In a postmodernist world of NYC graffiti artists driven underground, war is an act of art.
Mansbach (Seriously, Just Go To Sleep, 2012, etc.) returns to fictionalizing the untidy corners of the New York City culture wars. Our admittedly unreliable narrator is Dondi Vance, a biracial scholarship student and part-time hydro dealer. He’s just been dumped by Kirsten, aka “The Uptown Girl,” who is furious that Dondi’s been expelled from “Whoopty Whoo Ivy League We’s A Comin’ Academy.” He’s also the product of mad genes, having been raised by his mother, Karen, after his papa, Billy Rage, the city’s most infamous graffiti artist, vanished in 1989 after his best friend’s murder. Now everyone on the scene is clashing with Billy’s nemesis, corrupt transit authority bureaucrat Anastacio Bracken. As a narrator, Dondi wields a fantastic but implausible voice that is electric with rhythm, riddled with bullshit and wise beyond its years. One second, he has a professorial understanding of street culture; the next, he’s discovering a time warp in a tenement building. We get a good example of Dondi’s attitude when Billy returns from psychotropic exile in Mexico. “When you’re responsible for somebody with whom you’ve got so much unresolved shit, you’ve either gotta find the inner strength to make each act a tiny gesture of forgiveness, or else spend every stagnant, housebound hour pulsing with resentment.” Dondi's story proves thrilling: The book is peppered with grandfatherly revolutionaries, slang-slinging young bloods and an army of paint-wielding ninjas who unite with military precision on an ambitious plan to graffiti-bomb every single train car on the MTA.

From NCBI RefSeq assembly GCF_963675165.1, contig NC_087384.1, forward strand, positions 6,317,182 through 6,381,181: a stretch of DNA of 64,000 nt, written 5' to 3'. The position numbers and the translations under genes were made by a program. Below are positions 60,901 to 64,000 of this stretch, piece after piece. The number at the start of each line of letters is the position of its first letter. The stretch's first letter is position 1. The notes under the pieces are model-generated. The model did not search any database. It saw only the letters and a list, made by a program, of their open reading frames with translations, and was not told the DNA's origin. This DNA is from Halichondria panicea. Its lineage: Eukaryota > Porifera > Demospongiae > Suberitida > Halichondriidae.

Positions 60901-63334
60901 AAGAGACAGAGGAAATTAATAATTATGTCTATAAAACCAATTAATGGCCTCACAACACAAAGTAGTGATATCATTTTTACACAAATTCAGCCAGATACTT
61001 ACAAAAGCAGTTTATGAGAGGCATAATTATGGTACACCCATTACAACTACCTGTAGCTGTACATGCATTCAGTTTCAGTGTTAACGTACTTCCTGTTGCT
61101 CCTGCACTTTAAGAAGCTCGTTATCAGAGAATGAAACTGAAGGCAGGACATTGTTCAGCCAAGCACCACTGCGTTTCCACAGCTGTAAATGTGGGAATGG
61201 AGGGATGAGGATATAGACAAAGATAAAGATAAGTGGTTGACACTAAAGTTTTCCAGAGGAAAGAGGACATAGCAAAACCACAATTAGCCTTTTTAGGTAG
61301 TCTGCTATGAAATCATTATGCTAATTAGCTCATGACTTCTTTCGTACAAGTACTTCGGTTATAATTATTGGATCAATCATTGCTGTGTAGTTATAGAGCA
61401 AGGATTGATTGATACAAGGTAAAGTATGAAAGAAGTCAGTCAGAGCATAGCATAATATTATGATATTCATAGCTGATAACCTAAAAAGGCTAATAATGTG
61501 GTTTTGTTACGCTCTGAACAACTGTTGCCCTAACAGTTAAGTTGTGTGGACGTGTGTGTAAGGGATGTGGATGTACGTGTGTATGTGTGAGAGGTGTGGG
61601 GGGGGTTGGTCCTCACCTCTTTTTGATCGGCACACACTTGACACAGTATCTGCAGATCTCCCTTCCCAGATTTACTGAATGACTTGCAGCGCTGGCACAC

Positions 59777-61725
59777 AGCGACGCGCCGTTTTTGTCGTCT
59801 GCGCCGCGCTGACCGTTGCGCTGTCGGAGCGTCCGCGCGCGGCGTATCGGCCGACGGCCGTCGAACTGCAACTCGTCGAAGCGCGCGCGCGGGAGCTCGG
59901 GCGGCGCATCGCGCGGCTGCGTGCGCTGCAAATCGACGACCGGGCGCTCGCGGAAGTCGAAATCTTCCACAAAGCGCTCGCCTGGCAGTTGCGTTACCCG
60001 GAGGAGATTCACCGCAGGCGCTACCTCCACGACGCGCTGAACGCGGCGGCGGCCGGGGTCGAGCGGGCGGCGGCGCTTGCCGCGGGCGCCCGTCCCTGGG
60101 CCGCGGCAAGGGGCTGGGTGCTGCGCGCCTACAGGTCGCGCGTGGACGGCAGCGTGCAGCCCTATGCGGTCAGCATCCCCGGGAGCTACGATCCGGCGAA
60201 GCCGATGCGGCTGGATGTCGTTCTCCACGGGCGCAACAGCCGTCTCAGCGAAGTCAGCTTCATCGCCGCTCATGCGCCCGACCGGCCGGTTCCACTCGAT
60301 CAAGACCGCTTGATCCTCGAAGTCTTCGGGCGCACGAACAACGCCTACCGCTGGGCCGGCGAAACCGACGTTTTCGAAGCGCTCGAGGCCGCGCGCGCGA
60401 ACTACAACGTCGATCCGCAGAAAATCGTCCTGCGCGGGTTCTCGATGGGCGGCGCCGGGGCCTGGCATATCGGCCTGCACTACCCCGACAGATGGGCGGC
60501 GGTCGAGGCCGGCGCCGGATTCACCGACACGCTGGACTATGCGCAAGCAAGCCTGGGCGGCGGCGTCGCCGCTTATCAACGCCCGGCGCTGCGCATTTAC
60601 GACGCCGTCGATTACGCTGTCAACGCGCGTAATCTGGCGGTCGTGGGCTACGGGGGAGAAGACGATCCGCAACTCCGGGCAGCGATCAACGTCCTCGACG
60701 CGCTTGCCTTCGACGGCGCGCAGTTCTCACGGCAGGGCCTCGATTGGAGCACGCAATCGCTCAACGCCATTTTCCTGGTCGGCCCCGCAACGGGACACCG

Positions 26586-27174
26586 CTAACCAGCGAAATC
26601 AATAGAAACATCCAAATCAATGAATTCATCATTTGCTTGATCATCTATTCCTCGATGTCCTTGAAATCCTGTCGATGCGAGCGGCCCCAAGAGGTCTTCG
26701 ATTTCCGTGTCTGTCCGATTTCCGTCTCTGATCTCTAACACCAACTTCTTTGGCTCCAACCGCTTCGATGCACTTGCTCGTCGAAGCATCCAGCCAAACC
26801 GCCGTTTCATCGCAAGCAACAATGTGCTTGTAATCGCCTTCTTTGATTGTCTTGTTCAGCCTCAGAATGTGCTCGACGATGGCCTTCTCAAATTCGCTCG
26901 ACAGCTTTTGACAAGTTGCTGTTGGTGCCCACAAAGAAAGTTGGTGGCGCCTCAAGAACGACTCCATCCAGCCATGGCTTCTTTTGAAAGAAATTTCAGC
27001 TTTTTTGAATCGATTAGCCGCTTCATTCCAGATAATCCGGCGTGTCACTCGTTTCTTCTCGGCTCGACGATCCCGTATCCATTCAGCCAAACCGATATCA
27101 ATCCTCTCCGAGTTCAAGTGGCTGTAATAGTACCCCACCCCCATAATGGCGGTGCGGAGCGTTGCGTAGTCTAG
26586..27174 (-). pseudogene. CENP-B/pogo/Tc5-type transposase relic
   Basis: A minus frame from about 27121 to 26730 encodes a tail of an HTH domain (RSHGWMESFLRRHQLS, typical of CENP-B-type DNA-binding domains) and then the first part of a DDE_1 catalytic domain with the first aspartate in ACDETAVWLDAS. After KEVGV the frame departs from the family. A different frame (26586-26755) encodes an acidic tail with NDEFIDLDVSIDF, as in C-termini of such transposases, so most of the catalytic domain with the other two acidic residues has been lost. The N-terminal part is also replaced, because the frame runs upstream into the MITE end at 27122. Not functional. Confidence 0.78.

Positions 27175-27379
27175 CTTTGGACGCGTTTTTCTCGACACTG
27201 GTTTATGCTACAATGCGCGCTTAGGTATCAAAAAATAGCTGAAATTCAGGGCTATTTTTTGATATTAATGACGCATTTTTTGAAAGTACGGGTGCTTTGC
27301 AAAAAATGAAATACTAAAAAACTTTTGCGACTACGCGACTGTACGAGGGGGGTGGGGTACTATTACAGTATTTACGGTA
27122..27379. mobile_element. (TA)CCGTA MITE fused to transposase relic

A love letter dripping with 1980s nostalgia that talks and talks and talks the talk.